O’Connor’s decision to allow publicly funded religious charter schools in the state prompted the Catholic Archdiocese of Oklahoma City’s application for a virtual charter school, which would need up to $2.5 million to host as many as 500 students in its first year, Farley told the DCNF. Opening the school in the state would allow students to access religious classes that normally aren’t provided at public schools.

Drummond withdrew O’Connor’s opinion in February, arguing that it “misuses the concept of religious liberty by employing it as a means to justify state-funded religion.” Approving the Catholic Archdiocese of Oklahoma City’s application would create a “slippery slope” and require the state to approve all religious charter schools, some of which Christians may be “diametrically opposed to,” Drummond’s opinion stated.

Americans United for Separation of Church and State urged Drummond to reverse O’Connor’s decision and is considering a lawsuit against the state if the charter school application is approved, the group told the DCNF.

“We would certainly give very serious consideration to filing litigation if the application is approved, in consultation with affected Oklahoma taxpayers, parents, educators and others,” Alex Luchenitser, associate vice president and associate legal director at Americans United, told the DCNF.

Despite Drummond’s opposition to the charter school, Republican Oklahoma Gov. Kevin Stitt and state Superintendent Ryan Walters support the application for the religious institution, saying that the “government takes a backseat to parents” in deciding what educational system best suits their child, a press release stated.

“It’s quite clear that in the state of Oklahoma, as the attorney general last year concluded, their charter school law violates the Free Exercise Clause,” Nicole Garnett, a John P. Murphy Foundation Professor of Law at Notre Dame Law School who has been advising the diocese through the application process, told the DCNF. “They’ve chosen to subsidize that provision of education through private providers and they’ve given a lot of leeway to innovate. But they say the only way you can’t innovate is by being religious. That’s unconstitutional. This may be the first rodeo but it’s not the last. There’ll be lawsuits by religious providers who wish to open charter schools, there’ll be other applications in other states. Whatever happens in Oklahoma, this is the beginning and not the end of this.”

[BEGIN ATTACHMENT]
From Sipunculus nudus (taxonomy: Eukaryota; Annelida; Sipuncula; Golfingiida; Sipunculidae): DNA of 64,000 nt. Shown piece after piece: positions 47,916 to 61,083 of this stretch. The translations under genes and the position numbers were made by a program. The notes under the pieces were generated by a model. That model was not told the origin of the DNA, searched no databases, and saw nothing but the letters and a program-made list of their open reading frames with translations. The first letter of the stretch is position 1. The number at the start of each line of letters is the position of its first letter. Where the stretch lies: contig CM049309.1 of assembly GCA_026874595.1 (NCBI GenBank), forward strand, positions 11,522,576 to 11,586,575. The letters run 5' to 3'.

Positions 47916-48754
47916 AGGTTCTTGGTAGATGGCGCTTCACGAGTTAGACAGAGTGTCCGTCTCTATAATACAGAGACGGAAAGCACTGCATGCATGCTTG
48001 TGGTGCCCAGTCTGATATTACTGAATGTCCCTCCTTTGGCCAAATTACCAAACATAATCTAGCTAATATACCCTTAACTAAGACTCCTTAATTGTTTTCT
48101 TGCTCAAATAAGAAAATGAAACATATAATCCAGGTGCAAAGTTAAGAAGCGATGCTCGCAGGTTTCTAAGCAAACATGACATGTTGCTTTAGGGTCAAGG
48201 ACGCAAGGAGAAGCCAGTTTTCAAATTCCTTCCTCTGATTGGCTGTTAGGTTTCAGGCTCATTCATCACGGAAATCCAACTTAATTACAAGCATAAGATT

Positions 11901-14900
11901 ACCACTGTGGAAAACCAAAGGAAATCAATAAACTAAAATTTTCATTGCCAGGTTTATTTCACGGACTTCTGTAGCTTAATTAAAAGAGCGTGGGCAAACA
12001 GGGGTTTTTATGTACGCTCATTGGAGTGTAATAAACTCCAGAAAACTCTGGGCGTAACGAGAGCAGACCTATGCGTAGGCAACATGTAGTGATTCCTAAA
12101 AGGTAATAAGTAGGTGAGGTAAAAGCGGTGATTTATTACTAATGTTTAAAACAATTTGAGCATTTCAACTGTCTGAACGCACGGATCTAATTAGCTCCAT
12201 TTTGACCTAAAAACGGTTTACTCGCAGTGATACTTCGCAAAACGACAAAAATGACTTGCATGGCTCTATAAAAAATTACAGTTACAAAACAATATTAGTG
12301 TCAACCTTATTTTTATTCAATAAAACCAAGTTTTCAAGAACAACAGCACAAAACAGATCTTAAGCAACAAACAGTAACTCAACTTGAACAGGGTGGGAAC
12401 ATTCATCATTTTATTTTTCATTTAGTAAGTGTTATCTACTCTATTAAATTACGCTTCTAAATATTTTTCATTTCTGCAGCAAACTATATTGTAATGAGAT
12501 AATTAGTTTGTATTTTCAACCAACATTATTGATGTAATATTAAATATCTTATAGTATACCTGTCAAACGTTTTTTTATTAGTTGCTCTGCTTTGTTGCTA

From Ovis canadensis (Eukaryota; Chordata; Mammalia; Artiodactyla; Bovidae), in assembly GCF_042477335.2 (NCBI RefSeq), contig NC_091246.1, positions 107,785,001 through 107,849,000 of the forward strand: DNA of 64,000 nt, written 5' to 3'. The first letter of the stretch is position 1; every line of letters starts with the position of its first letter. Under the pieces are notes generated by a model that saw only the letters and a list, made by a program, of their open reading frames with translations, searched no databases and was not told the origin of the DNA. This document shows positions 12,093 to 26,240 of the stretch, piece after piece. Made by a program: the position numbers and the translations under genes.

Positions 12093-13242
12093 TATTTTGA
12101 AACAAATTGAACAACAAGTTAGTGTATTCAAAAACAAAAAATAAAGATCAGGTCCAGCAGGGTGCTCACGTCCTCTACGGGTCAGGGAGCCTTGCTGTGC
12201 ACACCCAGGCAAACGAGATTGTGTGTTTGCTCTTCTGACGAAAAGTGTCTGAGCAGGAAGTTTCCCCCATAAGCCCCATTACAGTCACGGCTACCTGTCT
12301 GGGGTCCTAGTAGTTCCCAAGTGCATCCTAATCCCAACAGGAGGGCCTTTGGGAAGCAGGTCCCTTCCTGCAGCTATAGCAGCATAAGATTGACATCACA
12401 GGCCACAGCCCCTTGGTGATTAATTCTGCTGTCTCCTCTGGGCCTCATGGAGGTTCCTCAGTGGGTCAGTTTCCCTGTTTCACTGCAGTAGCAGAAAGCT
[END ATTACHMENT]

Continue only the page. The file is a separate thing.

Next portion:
The Oklahoma Statewide Virtual Charter School Board is set to meet on March 21 to consider the charter school, though the board still has 90 days from Jan. 29, the day the application was submitted, to make their decision, Farley told the DCNF.

“We have a number of players that are chomping at the bit to jump into this fight whether it’s filing on behalf of interveners, who are interested also in the opportunity of having a charter school, we’ve been contacted by Jewish communities and some other folks who have some interest in some other entities, such as filing an amicus brief,” Farley told the DCNF. “This situation is gonna blow up pretty big, I think, on both sides. There’s a lot of interested parties on both sides that are really gonna have a dog in this fight.”

Drummond referred the DCNF to his letter withdrawing O’Connor’s opinion and the Oklahoma Statewide Virtual Charter School Board and did not immediately respond to the DCNF’s request for comment.

This story originally was published by the Daily Caller News Foundation.